Maly supports tweaking the rule in a context-specific manner: “I would love to see New Markets have greater flexibility around the 80/20 rule in urban areas with respect to having more projects be residential than commercial.”

He believes that in dense and low-income neighborhoods, projects with 20 percent or more commercial space can be challenging to underwrite. A “90/10” rule—that is, decreasing the minimum commercial revenue threshold to 10 percent—would increase the number of projects eligible to receive NMTC support.

An exception to the 80/20 rule concerns housing that is being sold, not rented. An analysis by Nixon Peabody notes that for-sale properties that set aside 20 percent of available units as affordable at under 80 percent of AMI can be financed using NMTC.

Another constraint with NMTC is that it can’t be combined with LIHTC. This prevents a more fully-developed capital stack from being formed for challenging projects. Howard notes, however, that the two credits can be combined if a project is segmented into separate entities, which he did by making some units in Halsey 106 into condos.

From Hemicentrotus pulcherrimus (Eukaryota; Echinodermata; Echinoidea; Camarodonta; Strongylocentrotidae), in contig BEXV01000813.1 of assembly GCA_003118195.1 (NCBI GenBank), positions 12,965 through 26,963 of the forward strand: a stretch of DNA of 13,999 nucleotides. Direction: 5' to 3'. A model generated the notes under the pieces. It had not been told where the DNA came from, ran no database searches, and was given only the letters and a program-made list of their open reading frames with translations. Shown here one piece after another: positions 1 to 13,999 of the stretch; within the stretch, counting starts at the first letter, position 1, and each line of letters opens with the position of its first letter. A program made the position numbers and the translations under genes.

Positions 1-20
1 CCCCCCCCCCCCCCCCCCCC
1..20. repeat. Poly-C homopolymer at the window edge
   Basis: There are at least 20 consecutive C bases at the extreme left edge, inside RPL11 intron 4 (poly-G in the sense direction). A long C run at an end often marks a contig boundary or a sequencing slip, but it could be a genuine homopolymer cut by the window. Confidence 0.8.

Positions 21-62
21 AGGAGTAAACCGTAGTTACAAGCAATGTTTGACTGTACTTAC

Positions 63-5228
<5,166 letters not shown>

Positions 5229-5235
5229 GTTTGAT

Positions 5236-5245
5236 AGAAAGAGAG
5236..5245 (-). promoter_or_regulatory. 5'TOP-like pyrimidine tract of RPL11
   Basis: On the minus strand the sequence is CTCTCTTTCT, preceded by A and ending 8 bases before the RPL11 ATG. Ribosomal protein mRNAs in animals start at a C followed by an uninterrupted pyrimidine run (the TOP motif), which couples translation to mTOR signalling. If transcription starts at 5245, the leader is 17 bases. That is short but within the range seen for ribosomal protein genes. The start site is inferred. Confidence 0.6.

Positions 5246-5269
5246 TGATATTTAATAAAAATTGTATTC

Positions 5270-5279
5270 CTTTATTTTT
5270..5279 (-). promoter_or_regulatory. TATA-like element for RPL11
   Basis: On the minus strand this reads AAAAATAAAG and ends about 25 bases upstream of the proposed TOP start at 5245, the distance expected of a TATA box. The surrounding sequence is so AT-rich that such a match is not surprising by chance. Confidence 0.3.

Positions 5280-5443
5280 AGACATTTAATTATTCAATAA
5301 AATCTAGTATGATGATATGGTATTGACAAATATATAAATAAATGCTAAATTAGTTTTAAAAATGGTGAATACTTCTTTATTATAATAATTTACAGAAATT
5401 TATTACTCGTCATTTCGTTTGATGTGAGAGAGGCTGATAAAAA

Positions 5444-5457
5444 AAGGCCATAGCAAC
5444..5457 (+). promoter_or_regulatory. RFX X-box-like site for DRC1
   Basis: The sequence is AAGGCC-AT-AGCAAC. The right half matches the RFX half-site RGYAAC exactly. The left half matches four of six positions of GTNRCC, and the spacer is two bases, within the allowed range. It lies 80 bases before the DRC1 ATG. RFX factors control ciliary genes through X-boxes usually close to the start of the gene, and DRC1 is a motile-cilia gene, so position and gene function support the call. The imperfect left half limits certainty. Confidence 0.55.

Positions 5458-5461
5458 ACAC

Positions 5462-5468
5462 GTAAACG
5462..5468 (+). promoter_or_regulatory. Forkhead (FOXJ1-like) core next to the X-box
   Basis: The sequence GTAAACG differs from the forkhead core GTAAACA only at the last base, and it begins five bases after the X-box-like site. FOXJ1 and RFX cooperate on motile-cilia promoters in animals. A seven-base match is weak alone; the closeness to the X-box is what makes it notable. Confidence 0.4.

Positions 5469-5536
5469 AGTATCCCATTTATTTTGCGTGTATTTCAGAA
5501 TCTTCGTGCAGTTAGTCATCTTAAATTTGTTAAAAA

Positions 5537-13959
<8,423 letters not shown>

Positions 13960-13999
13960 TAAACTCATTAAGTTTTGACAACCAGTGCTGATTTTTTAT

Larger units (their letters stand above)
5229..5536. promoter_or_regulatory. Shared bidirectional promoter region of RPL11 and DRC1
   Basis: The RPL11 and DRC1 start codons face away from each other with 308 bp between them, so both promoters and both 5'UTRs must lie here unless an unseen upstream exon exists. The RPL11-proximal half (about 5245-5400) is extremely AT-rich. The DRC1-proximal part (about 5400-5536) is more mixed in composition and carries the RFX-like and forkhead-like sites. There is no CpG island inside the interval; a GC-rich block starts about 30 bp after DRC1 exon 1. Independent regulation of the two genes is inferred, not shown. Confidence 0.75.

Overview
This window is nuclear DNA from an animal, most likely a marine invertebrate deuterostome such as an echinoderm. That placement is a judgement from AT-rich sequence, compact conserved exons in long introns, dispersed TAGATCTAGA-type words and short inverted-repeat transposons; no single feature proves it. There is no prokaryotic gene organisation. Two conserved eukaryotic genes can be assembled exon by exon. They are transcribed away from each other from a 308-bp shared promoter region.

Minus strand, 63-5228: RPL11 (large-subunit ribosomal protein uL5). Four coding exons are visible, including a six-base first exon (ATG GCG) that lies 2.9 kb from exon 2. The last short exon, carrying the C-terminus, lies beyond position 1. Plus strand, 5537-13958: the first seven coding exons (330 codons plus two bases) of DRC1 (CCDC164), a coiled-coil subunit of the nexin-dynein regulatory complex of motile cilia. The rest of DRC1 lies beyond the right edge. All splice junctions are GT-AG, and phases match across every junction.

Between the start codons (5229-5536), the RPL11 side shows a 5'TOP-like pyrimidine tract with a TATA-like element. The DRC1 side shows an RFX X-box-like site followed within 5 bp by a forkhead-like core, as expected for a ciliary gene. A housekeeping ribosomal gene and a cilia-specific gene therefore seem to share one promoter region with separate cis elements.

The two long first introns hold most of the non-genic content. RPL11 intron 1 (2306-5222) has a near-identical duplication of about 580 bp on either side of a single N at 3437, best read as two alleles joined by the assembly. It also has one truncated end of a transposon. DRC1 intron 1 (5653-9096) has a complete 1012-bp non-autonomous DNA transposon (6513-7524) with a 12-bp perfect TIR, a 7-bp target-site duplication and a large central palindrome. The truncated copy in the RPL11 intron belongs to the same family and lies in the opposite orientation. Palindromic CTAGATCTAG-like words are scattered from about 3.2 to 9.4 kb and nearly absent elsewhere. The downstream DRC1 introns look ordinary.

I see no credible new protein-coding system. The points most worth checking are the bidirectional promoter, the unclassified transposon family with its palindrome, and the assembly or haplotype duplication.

Greater flexibility may be especially necessary now, with COVID-19 creating uncertainty for the retail and commercial sectors. Meanwhile housing demand, particularly for affordable housing, is likely to increase in coming months as the economy recovers.

The bottom line is that if the federal government wants tax credits to enhance affordability, economic development, and quality of life in underserved markets, it must listen to market signals about where the needs are most acute, and balance them with business diversity goals. NMTC has clearly added to that diversity in underserved neighborhoods, but affordable housing may still be the more critical need, and the best way to leverage NMTC. Moving to a “90/10” rule, at least in neighborhoods with lagging commercial real estate sector interest, might be a more realistic use of NMTC. And then maybe from there the Department of the Treasury can consider a special “100/0” NMTC program.

This features additional reporting by Market Urbanism Report research staffer Ethan Finlan.

Story Contacts:
Bobby Maly, CEO, The Model Group, bmaly@modelgroup.net

James Howard, Founder and Principal, Dudley Ventures